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New Hampshire SB 374: Requiring the Department of Environmental Services to update coastal flooding trends

May 20, 2016

New Hampshire Senate Bill 374, effective July 19, 2016, requires the New Hampshire Department of Environmental Service (DES) to convene a multi-agency group to update and summarize coastal flooding trends every five years, based on sea-level rise, extreme precipitation and storm surge projections.

Resource Category: Law and Governance

 

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New Hampshire Coastal Risk and Hazards Commission Final Report: Preparing New Hampshire for Projected Storm Surge, Sea-Level Rise and Extreme Precipitation

November 2016

The final report of the New Hampshire Coastal Risks and Hazards Commission details the growing climate risks from sea-level rise, flooding, storm surge, and extreme weather in coastal New Hampshire. The Commission also recommends policy measures for the the state's legislature, state agencies, and coastal municipalities to help reduce vulnerabilities.

Resource Category: Assessments

 

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From Tides to Storms: Preparing for New Hampshire's Future Coast - Assessing Risk and Vulnerability of Coastal Communities to Sea-Level Rise and Storm Surge

September 2015

Developed by the Rockingham Planning Commission, the Tides to Storms project worked with 7 coastal communities in New Hampshire (Seabrook, Hampton Falls, Hampton, North Hampton, Rye, New Castle, Portsmouth) to assess their vulnerability to flooding from storm surge and sea-level rise. A regional vulnerability assessment was developed, as well as an assessment report and map set were prepared for each of the seven coastal municipalities. Each assessment considers risks to roadways and supporting transportation infrastructure, critical facilities and infrastructure, and natural resources.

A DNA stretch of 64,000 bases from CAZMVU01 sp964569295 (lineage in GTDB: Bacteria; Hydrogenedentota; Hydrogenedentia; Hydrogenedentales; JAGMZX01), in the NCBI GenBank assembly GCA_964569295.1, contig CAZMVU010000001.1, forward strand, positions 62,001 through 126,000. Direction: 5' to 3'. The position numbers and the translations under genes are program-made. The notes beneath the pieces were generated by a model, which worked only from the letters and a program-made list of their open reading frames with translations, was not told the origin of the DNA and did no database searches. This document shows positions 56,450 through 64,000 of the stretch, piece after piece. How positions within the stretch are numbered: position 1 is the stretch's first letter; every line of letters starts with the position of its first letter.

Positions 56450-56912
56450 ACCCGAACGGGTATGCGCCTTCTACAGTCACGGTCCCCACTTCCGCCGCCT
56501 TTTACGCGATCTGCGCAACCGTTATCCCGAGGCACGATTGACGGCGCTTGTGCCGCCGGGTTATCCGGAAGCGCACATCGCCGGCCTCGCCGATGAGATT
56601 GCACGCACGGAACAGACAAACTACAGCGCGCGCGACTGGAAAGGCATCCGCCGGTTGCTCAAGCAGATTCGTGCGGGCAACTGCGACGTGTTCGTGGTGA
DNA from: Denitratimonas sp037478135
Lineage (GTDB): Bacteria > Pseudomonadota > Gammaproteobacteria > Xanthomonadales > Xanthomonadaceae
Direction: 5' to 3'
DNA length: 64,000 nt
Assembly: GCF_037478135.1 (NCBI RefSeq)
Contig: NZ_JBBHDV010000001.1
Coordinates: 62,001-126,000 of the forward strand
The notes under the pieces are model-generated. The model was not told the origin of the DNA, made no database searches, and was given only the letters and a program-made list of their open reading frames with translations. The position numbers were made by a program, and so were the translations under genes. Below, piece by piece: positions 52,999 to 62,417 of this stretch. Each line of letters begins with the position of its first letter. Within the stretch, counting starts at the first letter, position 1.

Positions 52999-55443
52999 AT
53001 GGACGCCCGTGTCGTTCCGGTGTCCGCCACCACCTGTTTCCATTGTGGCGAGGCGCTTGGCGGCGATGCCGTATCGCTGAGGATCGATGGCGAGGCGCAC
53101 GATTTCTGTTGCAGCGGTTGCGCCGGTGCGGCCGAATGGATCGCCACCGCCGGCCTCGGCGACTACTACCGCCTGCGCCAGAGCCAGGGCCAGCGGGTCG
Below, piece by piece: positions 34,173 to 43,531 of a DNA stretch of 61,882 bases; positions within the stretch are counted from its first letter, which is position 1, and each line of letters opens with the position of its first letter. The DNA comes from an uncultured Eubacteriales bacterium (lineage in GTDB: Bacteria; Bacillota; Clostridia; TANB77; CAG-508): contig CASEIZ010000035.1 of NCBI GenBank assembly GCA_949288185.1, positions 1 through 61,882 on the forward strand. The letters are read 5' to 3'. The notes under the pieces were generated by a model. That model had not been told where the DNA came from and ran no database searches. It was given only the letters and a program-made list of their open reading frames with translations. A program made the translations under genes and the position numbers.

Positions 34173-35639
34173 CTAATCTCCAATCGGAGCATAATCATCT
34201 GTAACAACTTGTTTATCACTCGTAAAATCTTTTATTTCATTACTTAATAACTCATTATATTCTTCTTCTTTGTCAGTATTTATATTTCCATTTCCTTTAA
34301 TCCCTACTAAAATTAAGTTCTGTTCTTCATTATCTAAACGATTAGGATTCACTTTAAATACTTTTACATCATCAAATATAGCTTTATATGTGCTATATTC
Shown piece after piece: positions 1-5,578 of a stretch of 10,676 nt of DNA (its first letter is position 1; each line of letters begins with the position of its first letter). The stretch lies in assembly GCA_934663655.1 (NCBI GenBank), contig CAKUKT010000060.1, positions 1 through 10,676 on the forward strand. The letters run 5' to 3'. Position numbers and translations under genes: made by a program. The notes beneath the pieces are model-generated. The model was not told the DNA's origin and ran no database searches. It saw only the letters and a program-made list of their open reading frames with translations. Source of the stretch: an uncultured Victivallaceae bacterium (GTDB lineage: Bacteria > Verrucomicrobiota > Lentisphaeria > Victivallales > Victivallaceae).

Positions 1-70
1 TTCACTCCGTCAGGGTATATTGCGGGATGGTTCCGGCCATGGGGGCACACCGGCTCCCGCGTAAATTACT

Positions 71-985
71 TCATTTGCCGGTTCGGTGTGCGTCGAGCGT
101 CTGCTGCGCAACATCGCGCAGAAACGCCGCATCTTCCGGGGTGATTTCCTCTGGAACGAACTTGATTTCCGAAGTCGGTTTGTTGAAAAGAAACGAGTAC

Resource Category: Assessments

 

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Climate Change and Human Health in New Hampshire: An Impact Assessment

May 2015

Prepared by the Sustainability Institute at the University of New Hampshire, this report provides an assessment of past and projected future climate change in New Hampshire, summarizes current knowledge on the health impacts of climate change, and outlines the potential climate-related human health impacts in New Hampshire in the coming decades.

Resource Category: Assessments

 

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Town of Newmarket, New Hampshire Master Plan

July 2015

The Town of Newmarket, New Hampshire is considering the integration of climate adaptation measures into municipal programs, policies, and operations. Newmarket’s 2001 Master Plan is being updated over time, and has adopted recommendations for climate adaptation and resiliency.   The introductory Vision chapter outlines ideas regarding land use and future planning activities for Newmarket in the context of year 2025. The Plan’s Future Land Use chapter includes a number of recommendations around climate resiliency, with a focus on sea level rise.

Resource Category: Planning

 

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New Hampshire Coastal Viewer

2015

The New Hampshire Coastal Viewer is an online mapping tool with coastal resources spatial data, hazards-related spatial data, and other spatial data sets for New Hampshire's 42 coastal watershed communities. Launched in 2015, this tool provides users the ability to access more than 150 spatial data sets, and to make and share their own customized maps.

Resource Category: Data and tools

 

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New Hampshire Setting SAIL (Science, Assessment, Implementation, and Legislation) Project